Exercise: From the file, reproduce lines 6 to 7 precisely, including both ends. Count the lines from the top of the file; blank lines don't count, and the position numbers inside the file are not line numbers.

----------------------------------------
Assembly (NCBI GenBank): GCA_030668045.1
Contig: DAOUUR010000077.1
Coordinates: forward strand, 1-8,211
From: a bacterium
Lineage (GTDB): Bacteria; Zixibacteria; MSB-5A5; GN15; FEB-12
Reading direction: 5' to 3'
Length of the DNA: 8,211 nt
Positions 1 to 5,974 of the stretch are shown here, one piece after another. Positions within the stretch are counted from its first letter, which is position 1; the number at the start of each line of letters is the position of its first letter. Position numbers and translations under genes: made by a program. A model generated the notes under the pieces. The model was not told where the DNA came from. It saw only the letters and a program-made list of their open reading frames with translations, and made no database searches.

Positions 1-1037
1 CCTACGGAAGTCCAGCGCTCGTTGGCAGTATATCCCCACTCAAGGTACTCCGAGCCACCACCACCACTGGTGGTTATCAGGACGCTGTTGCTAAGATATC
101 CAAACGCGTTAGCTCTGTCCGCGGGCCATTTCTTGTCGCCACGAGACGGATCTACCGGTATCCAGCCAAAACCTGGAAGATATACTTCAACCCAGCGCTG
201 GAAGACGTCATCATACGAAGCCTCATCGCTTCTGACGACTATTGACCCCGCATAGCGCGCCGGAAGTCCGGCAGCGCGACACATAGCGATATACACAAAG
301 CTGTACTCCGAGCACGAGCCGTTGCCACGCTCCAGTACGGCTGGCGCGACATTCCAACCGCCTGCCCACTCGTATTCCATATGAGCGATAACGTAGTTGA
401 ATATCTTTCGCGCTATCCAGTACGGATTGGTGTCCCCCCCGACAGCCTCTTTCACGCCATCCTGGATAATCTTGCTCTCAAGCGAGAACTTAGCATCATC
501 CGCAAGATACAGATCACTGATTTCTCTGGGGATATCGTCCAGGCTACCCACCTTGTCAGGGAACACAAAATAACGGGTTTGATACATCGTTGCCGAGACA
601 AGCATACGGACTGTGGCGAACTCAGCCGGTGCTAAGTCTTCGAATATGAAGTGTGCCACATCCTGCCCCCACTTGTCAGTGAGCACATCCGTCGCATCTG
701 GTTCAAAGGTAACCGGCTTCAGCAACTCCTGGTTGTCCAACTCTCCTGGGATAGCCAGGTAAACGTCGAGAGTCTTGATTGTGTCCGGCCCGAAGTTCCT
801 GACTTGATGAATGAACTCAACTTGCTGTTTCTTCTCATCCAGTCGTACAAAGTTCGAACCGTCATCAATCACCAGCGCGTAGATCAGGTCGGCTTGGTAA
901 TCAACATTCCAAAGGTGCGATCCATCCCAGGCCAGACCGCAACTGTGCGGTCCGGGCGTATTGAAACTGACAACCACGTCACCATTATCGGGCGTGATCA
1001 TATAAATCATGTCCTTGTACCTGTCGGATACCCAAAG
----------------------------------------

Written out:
Reading direction: 5' to 3'
Length of the DNA: 8,211 nt